A number of well-known crypto startups had their eyes on BitTorrent prior to its acquisition by Tron's Justin Sun.
CoinDesk has learned that in addition to Tron and Neo, blockchain governance-focused project Icon and Protocol Labs, the developers of Filecoin, also entered into talks with BitTorrent to explore a purchase.
People familiar with the negotiations say there were two more parties – both in the blockchain space – that were interested in the peer-to-peer file-sharing company. Sources have not indicated that any companies or persons that were not in the blockchain space showed interest.
BitTorrent's software in many ways paved the way for today's efforts toward a decentralized internet, but even still the company had historically struggled to create a profitable business. In late 2017, the company lost its founder and the inventor of its most important technologies, Bram Cohen, who went on to found Chia, with the hopes of developing a more eco-friendly crypto mining process.
According to internal documents obtained by CoinDesk, BitTorrent initiated acquisition negotiations when Tron's founder approached BitTorrent's main shareholder, venture capital firm DCM. Specifically, Justin Sun approached David Chao, a BitTorrent board member who controlled the majority of the company's stock, and proposed to purchase DCM's preferred stock in order to gain a controlling stake.
However, Chao pressed Sun to also purchase BitTorrent's common stock to ensure that common stockholders would not be left empty-handed.
As previously reported by CoinDesk, the most significant rival to Sun in the deal was Neo Global Capital, the investment vehicle of NEO, a blockchain project that's been called "China's ethereum." Neo Global Capital had floated an offer that was $50 million higher than that of Sun's, but for various reasons, the deal did not move forward.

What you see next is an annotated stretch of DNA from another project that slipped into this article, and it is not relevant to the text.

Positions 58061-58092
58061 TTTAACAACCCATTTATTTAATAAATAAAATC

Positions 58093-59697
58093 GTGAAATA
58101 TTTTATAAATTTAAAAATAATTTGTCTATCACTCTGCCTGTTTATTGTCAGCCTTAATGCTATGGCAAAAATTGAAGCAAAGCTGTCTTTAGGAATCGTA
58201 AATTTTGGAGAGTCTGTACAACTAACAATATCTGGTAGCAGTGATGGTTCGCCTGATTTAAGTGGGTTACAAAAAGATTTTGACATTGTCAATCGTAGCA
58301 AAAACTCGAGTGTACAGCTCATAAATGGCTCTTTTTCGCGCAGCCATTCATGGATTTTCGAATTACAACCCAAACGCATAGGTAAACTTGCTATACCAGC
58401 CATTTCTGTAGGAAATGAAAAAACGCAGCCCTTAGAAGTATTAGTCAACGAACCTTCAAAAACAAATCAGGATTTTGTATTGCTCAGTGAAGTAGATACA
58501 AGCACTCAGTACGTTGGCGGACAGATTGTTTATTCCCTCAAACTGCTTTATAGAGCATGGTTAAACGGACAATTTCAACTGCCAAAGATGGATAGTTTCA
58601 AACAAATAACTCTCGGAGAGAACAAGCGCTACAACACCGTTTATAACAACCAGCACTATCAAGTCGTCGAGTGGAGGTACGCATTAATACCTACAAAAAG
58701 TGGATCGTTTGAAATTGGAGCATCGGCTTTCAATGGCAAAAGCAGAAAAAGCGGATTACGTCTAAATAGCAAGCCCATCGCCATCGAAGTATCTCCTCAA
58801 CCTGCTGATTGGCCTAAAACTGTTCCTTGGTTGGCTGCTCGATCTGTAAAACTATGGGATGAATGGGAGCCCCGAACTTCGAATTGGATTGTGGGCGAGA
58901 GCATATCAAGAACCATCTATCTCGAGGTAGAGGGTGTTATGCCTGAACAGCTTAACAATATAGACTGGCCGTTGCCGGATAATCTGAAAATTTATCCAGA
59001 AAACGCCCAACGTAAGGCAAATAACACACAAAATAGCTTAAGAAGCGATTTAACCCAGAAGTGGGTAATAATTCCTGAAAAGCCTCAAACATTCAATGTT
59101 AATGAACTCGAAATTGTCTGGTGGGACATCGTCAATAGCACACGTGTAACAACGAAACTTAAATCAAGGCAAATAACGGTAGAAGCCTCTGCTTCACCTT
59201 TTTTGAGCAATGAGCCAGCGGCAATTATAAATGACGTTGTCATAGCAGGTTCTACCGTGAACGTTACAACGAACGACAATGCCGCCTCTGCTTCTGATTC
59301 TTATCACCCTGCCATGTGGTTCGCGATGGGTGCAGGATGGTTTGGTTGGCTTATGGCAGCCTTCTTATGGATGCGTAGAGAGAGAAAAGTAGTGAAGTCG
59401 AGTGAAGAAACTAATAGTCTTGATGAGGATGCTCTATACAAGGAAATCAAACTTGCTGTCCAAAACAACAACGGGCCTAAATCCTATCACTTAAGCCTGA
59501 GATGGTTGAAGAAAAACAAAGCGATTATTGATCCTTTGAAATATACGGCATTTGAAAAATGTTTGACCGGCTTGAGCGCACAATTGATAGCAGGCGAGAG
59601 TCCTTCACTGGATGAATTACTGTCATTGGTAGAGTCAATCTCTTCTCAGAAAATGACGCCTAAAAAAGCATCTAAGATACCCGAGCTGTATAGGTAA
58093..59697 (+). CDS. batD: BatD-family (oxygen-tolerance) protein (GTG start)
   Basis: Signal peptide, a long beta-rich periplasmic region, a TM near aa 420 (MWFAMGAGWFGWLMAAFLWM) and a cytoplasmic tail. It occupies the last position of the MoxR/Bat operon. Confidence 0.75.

BitTorrent documents also claim that, in addition to Sun, there were six other parties in negotiations around the acquisition. Three parties made offers while three others walked away.
CoinDesk has learned that BitTorrent also approached Block.one, the creator of the EOS protocol, to see if it was interested in acquiring the company. As previously reported, Block.one raised $4 billion through a year-long initial coin offering (ICO).
When reached for comment, Block.one CEO Brendan Blumer told CoinDesk in an email: "They approached us and solicited the organization, but we were not interested."
The allure of BitTorrent
Tron has not yet publicly explained why it acquired BitTorrent, though observers have speculated that Sun saw its 100 million users per month as an asset worth having.
However, more information is known about why the other suitors were interested in the acquisition.
Neo Global Capital, for instance, told CoinDesk that it thought BitTorrent could develop a decentralized file storage protocol that could be useful for decentralized applications (dapps) within its blockchain ecosystem.
According to people familiar with the matter, Protocol Labs saw value in BitTorrent's user base, while sources with knowledge of Icon's negotiations said the project was intrigued by the potential to build BitTorrent's software into its blockchain.
Yet neither Protocol Labs nor Icon made BitTorrent an offer, an outcome that sources attributed to concerns regarding copyright infringement issues associated with the protocol, monetization and the actual integration of the technology, and the company's price tag.
Based on CoinDesk's investigation, it's not clear that the other parties involved in negotiations, with the exception of Tron and Neo Global Capital, could be characterized as serious buyers.
BitTorrent and DCM declined a request for comment from CoinDesk. Tron did not reply to a request for comment.
For Ben Lebeau, the crypto lead at Sandwich Video – one of the most sought-after content production companies in Silicon Valley – it's not difficult to understand why BitTorrent was so desirable.
As an important disruptor in content distribution online, BitTorrent's business model and ethos align with that of the cryptocurrency community.
"Peer-to-peer networks have always pushed this idea that the power to share information should be in the hands of the individual," Lebeau wrote CoinDesk, adding:
He also acknowledged the view that acquiring the firm was a way for Tron to establish a presence in the U.S. – a theory other observers have put forth.
"On the other hand, it's an exceptionally clever way to migrate more people into the decentralized ecosystem," Lebeau continued, before concluding:
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